SpiderOak is a relatively recent addition to my arsenal. Like CrashPlan, it can't perform full-system backups. You tell it exactly which folders you want to back-up. All the data you back-up lives on SpiderOak servers. Their claim to fame is their security and encryption. They are technically incapable of looking at the contents of your files. Even under a court order, they could not reveal the contents of a customers files, due to the nature of their encryption.
I use SpiderOak for two things: Off-site redundancy (so I don't have to solely rely on CrashPlan) and syncing.
I have two primary computers. An iMac at home, and a MacBook Air that I take to the office. SpiderOak gives me the ability to keep folders in-sync across the two machines, so any changes I make to files in a sync folder on one machine will automatically propagate to that sync folder on the other. This lets me avoid the hassle of manually copying files back and forth, and worrying about which is newer or older. SpiderOak takes care of it for me.
SpiderOak's pricing is pretty great. If you're an education user, they charge $5/month for up to 100GB of data storage. It's $10/month for non-education folks. Either way, very cheap.
Dropbox is not designed as backup software, per-se. Instead it is designed primarily as syncing software, providing the same functionality I just described with SpiderOak. So why do I use both? Certain applications are capable of being configured to use your Dropbox account to automatically sync their settings and contents across machines via Dropbox. In particular, I use it for 1Password. Any passwords I add to my password database on my iMac will automatically be available on my MacBook Air, my iPhone and my iPad.
Dropbox does keep copies of your data on their servers, so you can access all your files via their webpage. The problem is that information has recently come to light that the data is not really encrypted on their servers, so Dropbox employees could read your files. My recommendation is to only store encrypted documents on Dropbox.
If it's not apparent by now, I'm really paranoid about my backups. A few years ago (before developing this strategy), I had a harddrive crash and almost lost every picture I'd ever taken. After a week of stress, hard work and black magic, I managed to pull the data off the drive. But this is outside the realm of possibility for 99% of people, so better to just be safe. All of the technologies I mentioned here are set-it-and-forget-it. Configure it once, and the software will take care of performing the backup for you.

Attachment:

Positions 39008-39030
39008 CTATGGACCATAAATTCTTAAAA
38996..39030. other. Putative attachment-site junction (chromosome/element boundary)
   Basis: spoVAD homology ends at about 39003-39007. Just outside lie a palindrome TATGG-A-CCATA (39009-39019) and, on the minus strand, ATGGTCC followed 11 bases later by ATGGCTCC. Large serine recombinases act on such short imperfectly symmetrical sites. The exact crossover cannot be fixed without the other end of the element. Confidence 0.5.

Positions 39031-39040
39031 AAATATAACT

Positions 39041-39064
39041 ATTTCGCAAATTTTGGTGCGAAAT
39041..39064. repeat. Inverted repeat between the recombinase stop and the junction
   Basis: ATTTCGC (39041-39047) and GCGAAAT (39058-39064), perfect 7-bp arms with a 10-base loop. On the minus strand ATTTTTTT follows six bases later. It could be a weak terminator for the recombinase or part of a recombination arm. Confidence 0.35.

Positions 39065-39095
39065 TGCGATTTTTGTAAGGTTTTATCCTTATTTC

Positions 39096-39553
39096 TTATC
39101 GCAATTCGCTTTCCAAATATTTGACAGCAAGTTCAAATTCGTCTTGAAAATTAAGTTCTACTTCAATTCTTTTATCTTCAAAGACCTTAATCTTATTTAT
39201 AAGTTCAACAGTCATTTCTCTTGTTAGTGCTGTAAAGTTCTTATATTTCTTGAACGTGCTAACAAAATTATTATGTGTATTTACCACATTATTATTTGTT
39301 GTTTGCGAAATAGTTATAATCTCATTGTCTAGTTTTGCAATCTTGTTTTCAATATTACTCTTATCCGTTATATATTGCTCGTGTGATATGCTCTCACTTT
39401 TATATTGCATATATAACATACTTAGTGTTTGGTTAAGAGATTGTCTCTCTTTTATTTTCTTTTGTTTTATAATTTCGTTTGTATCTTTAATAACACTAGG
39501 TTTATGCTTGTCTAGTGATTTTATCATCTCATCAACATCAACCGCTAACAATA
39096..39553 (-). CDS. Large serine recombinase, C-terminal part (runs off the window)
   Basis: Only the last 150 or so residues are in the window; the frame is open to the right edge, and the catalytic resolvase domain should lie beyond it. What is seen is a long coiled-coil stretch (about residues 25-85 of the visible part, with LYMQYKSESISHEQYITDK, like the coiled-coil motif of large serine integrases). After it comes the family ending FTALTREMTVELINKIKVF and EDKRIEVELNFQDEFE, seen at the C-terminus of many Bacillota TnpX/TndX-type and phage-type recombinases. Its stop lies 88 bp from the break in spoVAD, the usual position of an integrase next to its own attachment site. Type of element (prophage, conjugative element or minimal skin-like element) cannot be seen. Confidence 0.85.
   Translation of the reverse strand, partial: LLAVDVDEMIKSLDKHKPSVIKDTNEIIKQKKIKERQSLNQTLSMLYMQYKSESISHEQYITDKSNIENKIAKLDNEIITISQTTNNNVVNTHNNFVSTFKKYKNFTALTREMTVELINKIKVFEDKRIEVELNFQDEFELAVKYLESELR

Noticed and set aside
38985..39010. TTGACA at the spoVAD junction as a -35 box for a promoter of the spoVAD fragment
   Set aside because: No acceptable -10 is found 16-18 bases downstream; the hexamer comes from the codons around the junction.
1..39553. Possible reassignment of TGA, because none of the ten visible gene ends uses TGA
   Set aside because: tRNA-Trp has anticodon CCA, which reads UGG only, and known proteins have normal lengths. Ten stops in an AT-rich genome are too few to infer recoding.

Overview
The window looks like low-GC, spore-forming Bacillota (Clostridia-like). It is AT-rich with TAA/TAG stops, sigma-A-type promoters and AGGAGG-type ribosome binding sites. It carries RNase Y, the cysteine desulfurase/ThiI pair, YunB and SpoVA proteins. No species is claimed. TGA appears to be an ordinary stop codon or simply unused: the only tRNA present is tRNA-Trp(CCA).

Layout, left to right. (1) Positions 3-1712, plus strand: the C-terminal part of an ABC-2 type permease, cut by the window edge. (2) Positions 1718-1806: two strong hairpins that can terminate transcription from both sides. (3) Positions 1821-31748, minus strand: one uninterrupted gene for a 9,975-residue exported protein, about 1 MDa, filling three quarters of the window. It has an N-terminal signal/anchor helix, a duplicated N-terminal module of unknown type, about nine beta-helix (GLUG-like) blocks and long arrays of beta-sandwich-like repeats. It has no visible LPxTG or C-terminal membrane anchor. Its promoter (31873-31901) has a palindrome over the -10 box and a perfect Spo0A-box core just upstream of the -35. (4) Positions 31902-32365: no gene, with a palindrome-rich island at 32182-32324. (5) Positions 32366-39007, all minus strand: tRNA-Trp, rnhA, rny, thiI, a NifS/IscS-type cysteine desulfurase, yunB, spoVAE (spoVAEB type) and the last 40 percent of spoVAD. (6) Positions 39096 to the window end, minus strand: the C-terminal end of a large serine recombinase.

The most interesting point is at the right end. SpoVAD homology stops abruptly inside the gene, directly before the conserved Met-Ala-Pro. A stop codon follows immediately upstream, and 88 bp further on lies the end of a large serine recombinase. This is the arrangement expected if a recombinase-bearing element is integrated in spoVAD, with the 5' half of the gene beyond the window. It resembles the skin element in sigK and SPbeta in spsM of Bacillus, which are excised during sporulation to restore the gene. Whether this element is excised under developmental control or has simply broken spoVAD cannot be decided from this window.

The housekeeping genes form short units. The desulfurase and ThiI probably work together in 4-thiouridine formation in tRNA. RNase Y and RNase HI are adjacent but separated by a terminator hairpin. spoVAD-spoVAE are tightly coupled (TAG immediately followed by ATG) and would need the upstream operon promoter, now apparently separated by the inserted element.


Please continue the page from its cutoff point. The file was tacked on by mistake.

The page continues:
It's an unfortunate fact that most people don't develop a proper backup strategy until after their first major data loss. My hope with this post is that at least one person will see how easy it is to have a solid back-up strategy. It shouldn't cost you much to buy a few external harddrives. And honestly, what's more important? One or two hundred dollars, or every single picture you've ever taken?
I thought it important I bring up 1Password a little more explicitly. This is software for auto-generating passwords for you, and securely storing them. Too many people use just one or two passwords, and share them across multiple sites. In short, this is a horrible idea. All it takes is for one of those sites to be hacked, and the attacker could get your password. Then it's just a matter of trying that password at various common sites. Use the same password for random site X as you do for your email, and they'll probably be able to get into your email account. And once their, they can initiate password-reset emails at a variety of other sites, and do all sorts of horrible things to you.
1Password is an infinitely better way of doing this. It can auto-generate incredibly secure passwords, store them in an encrypted database, and auto-fill them when you need them. It comes with plugins for every popular browser, so when you browse to a page that needs you to log-in, it can autofill your password. It's incredible, and I use it dozens of times per day. Go spend the money and buy this now. Please.